Guidelines for eliciting emotional material in an effective and ethical manner have been provided elsewhere.4-10 Briefly, these include asking patients bounded open questions (eg, “In the limited time we have, would you give me a snapshot about how you’re feeling?”); validation and normalization of patients’ emotions; delineation of your role as a HCP (not a psychotherapist); and carefully making a therapy referral, as needed.10 Moreover, effective counseling can be incorporated into most clinical practice settings in an efficient and effective manner, without negatively impacting the time constraints of the practicing audiologist.11

Of course, I am not suggesting the elicitation of patients’ emotions solely because it would be more interesting and beneficial to the HCP. What I am suggesting, however, is that it can be a win-win; that the elicitation of a patient’s emotions, or “playing different notes,” can be psychologically beneficial for the patient and increase the effectiveness of the HCP. This is exemplified by the following report from an audiologist:

“Many letters have come from patients thanking me for changing their lives, or saving their marriage because of my kind, sincere, caring bedside manner. My patients really seem to remember those characteristics over how much knowledge, skill, education, or professionalism I have. I have had several patients say to me with full gratitude that I am the first person who has so much patience to listen to them, and understand them more than anyone else. It’s what keeps me warm on a cold winter’s day.”

After my MI workshop, I could have said to the audiologist that practicing MI, although initially cumbersome, could keep him warm on a cold winter’s day. That is, in the words of Carl Jung, “Find out what a person fears most [finds most cumbersome] and that is where he will develop next.” And I could have told him about the value for me of improvising with my hammered dulcimer —after explaining what a hammered dulcimer is.  Maybe he’ll read this article.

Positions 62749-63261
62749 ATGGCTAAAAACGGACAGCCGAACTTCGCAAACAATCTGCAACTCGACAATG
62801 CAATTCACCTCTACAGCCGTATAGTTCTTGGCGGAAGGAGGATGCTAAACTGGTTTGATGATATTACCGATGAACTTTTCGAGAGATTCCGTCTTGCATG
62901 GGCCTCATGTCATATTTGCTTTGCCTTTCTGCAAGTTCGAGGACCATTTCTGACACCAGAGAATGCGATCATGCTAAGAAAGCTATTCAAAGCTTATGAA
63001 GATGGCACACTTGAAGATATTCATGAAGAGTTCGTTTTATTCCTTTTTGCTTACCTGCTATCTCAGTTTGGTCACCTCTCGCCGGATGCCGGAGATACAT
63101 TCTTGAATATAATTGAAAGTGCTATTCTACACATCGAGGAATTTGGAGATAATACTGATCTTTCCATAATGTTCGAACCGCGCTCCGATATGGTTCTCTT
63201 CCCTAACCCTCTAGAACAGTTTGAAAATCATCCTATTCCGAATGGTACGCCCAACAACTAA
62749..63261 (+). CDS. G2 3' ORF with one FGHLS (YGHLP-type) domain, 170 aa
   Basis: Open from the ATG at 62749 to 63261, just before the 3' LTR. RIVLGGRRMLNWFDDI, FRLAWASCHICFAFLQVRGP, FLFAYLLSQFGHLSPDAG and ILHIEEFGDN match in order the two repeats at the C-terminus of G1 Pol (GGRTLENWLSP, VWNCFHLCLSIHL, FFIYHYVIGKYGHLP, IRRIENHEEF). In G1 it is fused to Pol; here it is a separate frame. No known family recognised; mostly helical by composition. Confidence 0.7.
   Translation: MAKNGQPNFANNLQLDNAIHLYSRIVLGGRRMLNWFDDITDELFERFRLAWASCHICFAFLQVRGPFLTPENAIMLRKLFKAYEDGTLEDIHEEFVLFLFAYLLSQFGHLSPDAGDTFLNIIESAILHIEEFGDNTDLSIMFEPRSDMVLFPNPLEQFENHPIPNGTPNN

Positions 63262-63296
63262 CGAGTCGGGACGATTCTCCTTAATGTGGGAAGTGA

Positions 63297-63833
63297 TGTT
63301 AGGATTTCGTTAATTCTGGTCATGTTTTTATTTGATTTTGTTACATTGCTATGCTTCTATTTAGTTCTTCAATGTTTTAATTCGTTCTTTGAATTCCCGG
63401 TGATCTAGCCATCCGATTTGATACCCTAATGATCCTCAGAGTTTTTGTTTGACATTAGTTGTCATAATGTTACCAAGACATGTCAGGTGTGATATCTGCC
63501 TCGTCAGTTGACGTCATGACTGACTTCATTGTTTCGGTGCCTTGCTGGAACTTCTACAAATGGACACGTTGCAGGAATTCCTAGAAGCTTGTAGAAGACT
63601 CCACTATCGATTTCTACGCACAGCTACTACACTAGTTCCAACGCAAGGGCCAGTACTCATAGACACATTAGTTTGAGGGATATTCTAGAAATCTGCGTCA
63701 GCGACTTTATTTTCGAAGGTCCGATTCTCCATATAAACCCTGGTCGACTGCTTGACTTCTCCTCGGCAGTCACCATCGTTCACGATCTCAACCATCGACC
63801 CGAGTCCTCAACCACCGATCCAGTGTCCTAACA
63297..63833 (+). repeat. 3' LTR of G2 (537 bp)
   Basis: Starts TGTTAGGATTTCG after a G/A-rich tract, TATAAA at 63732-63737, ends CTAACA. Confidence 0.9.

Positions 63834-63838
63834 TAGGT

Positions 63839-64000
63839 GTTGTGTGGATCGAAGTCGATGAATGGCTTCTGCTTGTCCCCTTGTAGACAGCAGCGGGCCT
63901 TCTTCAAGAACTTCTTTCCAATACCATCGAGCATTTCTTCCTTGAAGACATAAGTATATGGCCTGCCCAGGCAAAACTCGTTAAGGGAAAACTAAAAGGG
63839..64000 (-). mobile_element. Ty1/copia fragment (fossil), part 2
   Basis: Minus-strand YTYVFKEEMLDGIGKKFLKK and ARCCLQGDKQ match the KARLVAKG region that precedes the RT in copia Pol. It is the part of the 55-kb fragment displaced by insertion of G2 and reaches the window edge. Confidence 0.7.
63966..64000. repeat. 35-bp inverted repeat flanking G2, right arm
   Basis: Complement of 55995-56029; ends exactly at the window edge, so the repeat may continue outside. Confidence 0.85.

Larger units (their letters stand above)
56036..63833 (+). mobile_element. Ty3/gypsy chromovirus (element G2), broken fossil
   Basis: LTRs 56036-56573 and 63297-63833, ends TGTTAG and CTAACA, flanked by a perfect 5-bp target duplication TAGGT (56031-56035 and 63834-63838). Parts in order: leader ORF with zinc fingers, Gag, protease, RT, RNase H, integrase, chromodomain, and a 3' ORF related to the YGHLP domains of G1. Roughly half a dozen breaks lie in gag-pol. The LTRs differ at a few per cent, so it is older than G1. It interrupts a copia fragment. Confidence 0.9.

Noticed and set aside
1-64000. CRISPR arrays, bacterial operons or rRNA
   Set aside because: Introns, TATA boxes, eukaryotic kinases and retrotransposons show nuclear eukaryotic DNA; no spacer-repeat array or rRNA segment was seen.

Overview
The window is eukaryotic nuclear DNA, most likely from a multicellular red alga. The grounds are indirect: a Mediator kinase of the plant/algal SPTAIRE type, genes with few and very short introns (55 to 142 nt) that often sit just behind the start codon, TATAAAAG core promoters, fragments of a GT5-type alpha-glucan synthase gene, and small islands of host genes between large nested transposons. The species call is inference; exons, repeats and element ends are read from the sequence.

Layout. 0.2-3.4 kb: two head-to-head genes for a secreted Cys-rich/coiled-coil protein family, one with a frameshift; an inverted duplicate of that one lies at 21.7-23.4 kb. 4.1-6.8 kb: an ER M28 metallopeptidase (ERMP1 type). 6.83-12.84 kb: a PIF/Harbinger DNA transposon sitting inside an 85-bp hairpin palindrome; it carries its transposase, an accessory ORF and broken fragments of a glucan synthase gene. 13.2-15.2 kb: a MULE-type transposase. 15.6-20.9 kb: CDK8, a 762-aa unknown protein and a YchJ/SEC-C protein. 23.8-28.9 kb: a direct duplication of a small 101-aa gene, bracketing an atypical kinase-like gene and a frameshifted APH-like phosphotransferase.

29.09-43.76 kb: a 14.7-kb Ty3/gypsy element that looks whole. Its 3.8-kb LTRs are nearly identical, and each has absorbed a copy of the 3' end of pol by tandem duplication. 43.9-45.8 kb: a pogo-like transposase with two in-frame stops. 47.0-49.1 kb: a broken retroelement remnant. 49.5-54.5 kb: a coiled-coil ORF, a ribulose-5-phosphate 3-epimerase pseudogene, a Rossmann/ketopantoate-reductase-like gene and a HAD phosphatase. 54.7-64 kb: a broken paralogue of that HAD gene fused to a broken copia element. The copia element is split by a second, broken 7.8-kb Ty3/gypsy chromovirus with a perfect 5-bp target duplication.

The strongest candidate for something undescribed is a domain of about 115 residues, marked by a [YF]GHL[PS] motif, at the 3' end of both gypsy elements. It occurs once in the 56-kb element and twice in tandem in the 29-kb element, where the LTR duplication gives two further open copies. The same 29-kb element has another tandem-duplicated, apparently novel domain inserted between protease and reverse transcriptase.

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  1. Miller WR, Rollnick S. Motivational Interviewing: Preparing People for Change. 2nd ed. New York, NY: The Guildford Press;2002.

  2. Ida Institute. Motivational engagement [videos]. Talks presented at: Skodsborg, Denmark; September 2009.

  3. Harvey MA.  The transformative power of an audiology visit. Hear Jour.2000;53(2), 43-47.

  4. Beck DL, Harvey MA. Motivational interviewing. The Hearing Professional.2018;58-65.

  5. Beck DL, Harvey MA. Creating successful professional-patient relationships. Audiology Today.2009;21(5):36-47.

  6. Beck DL, Harvey MA, Schum DJ. Motivational interviewing and amplification. Hearing Review.2007;14(11):14-20.

  7. Harvey MA. When a patient requests hearing aids but doesn’t want them: Psychological strategies of managing ambivalence. ADA Feedback. 2003;14(3):7-13.

  8. Harvey MA. Audiology and motivational interviewing: A psychologist’s perspective. Audiology Online. October 20, 2003.

  9. Harvey MA. How to refer patients successfully to mental health professionals. Hearing Review.2008;15(7):22-26.

  10. Clark JG, English KM. Counseling-Infused Audiologic Care. 3rd ed. Cincinnati, OH: Inkus Press;2018.

  11. English K. Integrating new counseling skills into existing audiology practices. Audiology Online. January 42001.

Correspondence can be addressed to Dr Harvey at: [email protected]

Original citation for this article: Harvey MA. Playing different notes: The benefits of motivational interviewing in hearing healthcare. Hearing Review. 2019;26(5):22-23.